There was a little problem with the science used to support the Diet-Heart Hypothesis, however. First, Keys in fact had reliable data from 22 countries, but he selected the seven countries for analysis that he knew would support his hypothesis. Had he used all the countries or chosen countries at random, as rigorous scientific study would require, there would have been no relation between fat in the diet and death from heart disease.

Click on the link below to watch a 3-minute video on YouTube about how Keys fudged the Seven Countries data:

 Ancel Keys 

But wait! Surely there have been other studies that have shown that eating fat leads to heart disease! Ah, you would think so, wouldn’t you? Millions of dollars have since been pumped into Diet-Heart Hypothesis research, producing famous studies like the Framingham Heart Study and the Tecumseh Community Health Study. Rampant confirmation bias (the propensity of researchers to be so invested in their own theories that they look for evidence that confirms them and ignore evidence that refutes them) among researchers invested in their hypothesis led to selective publication of results.

There were occasional results which lent slight support to the theory and these were taken as compelling evidence and treated as fact. Any disconfirming evidence, such as Frantz’s Minnesota Trial, went unpublished. No one would publish a study that ran contrary to the establishment’s beliefs.

Several studies are often cited as support for the Diet-Heart Hypothesis. Let’s take a look at them and see what the evidence really shows.

First, the Framingham Heart Study was launched in 1950 to observe in a single community the long-term effects of diet and lifestyle on heart disease. 5100 residents of Framingham, Massachusetts were recruited and given physicals every two years to see who got heart disease and who didn’t. In 1961, it initially appeared that the risk of heart disease was higher for those who had high cholesterol than for those who didn’t. This finding is considered one of the “seminal discoveries in heart-disease research” and has been cited as compelling evidence for the idea that eating saturated fat leads to high cholesterol, which lead to heart disease.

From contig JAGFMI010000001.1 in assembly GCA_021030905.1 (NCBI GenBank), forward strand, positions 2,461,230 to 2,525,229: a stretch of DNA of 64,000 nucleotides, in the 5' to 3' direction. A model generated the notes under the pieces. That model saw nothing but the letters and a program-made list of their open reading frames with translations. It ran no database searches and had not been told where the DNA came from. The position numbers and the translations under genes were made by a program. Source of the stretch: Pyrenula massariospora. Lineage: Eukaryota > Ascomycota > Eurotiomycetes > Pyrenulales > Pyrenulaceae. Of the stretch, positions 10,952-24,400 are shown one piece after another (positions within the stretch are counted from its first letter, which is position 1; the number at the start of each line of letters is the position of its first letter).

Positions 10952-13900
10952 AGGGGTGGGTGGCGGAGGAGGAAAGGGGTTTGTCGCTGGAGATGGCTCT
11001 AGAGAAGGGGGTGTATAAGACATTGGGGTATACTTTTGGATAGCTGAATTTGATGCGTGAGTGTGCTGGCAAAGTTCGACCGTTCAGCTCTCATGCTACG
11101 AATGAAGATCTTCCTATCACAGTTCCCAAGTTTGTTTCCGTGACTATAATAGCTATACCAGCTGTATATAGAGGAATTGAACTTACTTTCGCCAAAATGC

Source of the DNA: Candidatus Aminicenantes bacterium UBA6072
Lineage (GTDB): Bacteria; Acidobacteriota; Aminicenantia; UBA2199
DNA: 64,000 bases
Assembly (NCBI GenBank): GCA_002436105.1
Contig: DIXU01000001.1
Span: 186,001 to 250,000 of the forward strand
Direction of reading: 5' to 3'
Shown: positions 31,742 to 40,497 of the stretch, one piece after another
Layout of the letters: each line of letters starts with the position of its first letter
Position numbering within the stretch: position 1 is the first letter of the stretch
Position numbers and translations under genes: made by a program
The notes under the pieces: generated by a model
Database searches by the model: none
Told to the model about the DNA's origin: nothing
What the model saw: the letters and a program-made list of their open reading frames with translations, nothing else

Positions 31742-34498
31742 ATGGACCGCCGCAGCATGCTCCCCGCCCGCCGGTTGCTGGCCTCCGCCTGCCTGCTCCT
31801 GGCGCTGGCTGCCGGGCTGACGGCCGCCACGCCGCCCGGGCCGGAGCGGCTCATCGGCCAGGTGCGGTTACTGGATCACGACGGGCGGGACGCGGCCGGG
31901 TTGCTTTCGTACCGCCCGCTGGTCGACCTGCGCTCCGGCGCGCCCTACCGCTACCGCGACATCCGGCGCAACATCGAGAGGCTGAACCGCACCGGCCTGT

However, as more data was accumulated, the researchers came to a very different conclusion. Dr. William Castelli, Director of the Framingham study, stated in 1992:

“In Framingham, Massachusetts, the more saturated fat one ate, the more cholesterol one ate, the more calories one ate, the lower people’s serum cholesterol…we found that the people who ate the most cholesterol, ate the most saturated fat, ate the most calories, weighed the least, and were the most physically active.”

In other words, how much fat and cholesterol you ATE had no impact whatsoever on how much cholesterol you had in your BODY. The Tecumseh Community Health Study, which ran for 10 years, came to the same conclusion. Eating fat did not raise serum cholesterol levels.

Two other massive studies undertaken by the National Heart, Lung, and Blood Institute to resolve the diet-heart controversy also failed to support the Diet-Heart Hypothesis.

The Multiple Risk Factor Intervention Trial (MRFIT), which had participants eat a low-fat, low-cholesterol diet, found that their subjects actually had a slightly higher mortality rate than the control group. This finding was the exact opposite of what researchers expected.

In addition, the LRC Coronary Prevention Trial, which tested cholesterol lowering drugs, found a slight benefit of the drugs on heart disease. This finding was taken as incontrovertible evidence for the Diet-Heart Hypothesis. But of course, the study tested cholesterol-lowering drugs, not a low fat diet, so there was no reason for investigators to use this study as evidence for the benefit of a low fat diet on heart disease. Perhaps the logic was supposed to go like this: cholesterol-lowering drugs have a positive effect on heart disease, therefore less cholesterol in the blood has a positive effect on heart disease, therefore a low fat diet has a positive effect on heart disease. Unfortunately this logic does not hold, as we have already shown that low fat diets do not affect serum cholesterol levels.